Table 5: Increase national indicators of %'s unemployment rates, public assistance, gross national products, voter registration and participation in the reduction in crime rates/incarcerated youth and adults. Hate crimes and gang related activities, volunteerism. Adult ed. programs, college enrollments, library use positive access of electronic info. Increase in lifelong sports, hobbies, and leisure activities. Divorce rates and family violence. Use of arts and cultural opportunities. Number of inventions, patens, business adventures college enrollments and completions, adult ed. classes, increase in re-entry in college or training, and use of publications, novels, art shows.  

Table 6: To measure reading standardize tests and end of term (6 or 9 wks) assessment to determine reteaching needs. Regarding the socialization aspect of our number one purpose we should examine participation in non academic activities. Their level of community service (clubs or sports). Regarding the productive citizens and life long learning aspects of our number one purpose, we should examine survey alumni graduates to determine their level of community service and whether or not they are registered voters and whether or not they have gone on to higher education or the workplace.  

Table 7: Avoid one size fits all measurements but you must learn to read before you can read to learn (translated into all students must be able to read by the time they exit second grade). Number of graduates pursuing postsecondary education increases. Graduates are employable at whatever point they exit formal education, e.g., high school, adult education, college. Need some measures of basic skills building on prior knowledge sequential process. Recognition of students for community involvement and service.  

Table 8: A fundamental knowledge base to prepare students assessment. Portfolio to include basic skill assessment as a component not the sole emphasis. Follow up surveys at 1, 5, 10 year intervals. Career assessments. Comparisons of participation and availability of course offerings, and extra curricular activities, SAT scores. Community service enrollment.  

Table 9: Use local performance testing based on state standards portfolios, criteria ref. Test based on state standards, but developed locally. Follow up studies on all students longitudual studies (5 yrs.) Measure portfolios of all students who have access to certified teachers in fine arts. Measure how many students have a certified teacher in health, pe, etc., School Nurse records, measure how many Guidance Counselors records. Voter registration, % of people voting, poll age groups on attendance and participate in civic ed. groups.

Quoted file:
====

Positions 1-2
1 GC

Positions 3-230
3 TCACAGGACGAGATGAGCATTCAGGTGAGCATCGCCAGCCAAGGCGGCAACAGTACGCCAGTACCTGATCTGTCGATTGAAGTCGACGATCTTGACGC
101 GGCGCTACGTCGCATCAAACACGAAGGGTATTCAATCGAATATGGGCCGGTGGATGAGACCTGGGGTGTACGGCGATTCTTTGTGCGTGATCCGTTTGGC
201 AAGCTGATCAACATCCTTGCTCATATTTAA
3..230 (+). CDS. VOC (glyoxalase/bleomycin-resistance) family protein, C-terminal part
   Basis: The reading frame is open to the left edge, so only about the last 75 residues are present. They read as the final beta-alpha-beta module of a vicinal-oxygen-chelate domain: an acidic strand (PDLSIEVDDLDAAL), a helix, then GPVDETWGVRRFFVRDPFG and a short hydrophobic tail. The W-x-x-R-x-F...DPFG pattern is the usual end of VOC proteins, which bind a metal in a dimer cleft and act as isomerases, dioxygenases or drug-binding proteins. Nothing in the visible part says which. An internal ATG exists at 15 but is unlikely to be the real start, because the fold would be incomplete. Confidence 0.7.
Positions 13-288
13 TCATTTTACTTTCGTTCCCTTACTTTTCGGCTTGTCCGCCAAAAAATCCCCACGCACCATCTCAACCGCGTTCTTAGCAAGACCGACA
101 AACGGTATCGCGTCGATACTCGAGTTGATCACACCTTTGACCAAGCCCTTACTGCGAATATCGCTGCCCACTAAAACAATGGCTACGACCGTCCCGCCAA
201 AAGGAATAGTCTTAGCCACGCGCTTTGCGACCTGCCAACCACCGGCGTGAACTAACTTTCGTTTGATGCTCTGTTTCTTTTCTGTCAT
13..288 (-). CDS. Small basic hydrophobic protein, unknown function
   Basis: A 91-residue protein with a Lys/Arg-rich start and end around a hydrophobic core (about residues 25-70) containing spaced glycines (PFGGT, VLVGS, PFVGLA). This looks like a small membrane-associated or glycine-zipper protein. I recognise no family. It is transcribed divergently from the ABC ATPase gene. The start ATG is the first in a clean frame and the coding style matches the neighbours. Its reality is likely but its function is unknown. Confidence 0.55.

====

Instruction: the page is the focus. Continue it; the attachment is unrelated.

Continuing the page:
Table 10: Variety of measurement techniques. Criterion referenced tests that are basic for and relevant to location and culture. Standardized tests at lower grade levels for basic skills higher grades need performance based assessments and measured relevant to their classes. Rates of post secondary education, involvement in community education programs. Student surveys, employer surveys, parent surveys. Enrollments in various school programs of study, job placements. Inclusion of programs that emphasize career opportunities in addition to college. Number of students who are in career awareness classes.  

Table 11: Rising number of students who access postsecondary education (4 yr., community colleges, technical schools) Strong economy that attracts outside investment and creates diverse employment opportunities (sample indicators: employment rate4s, increase in percapita income). Employer satisfaction surveys. Decreasing tobacco use, decrease in number of obese persons, low crime rates. Lifestyle choices. % of voter turnout in elections as well as public learnings and other electoral processes.  

Table 12: Standardized tests for content mastery, student/parent satisfaction surveys, student portfolios and GPAs. Higher rate of employment, lower dropout rate, higher school attendance rate, reduction in juvenile crime rate.  

Table 13: Unemployment rates drop, dropout rates decrease, college enrollment increases, crime rate declines, public assistance decrease. Vote, volunteerism increases, reduction in road rage, and litering attendance at local government meetings willing to serve on local government associations, violent crime rate decreases, membership in civic groups and volunteer organizations, job turnover rates declined, work force more competitive internationally and decrease in illiterarcy rate. Teen pregnancy rates reduced, domestic violent reduced, drug and alcoholism decline, divorce rate reduction.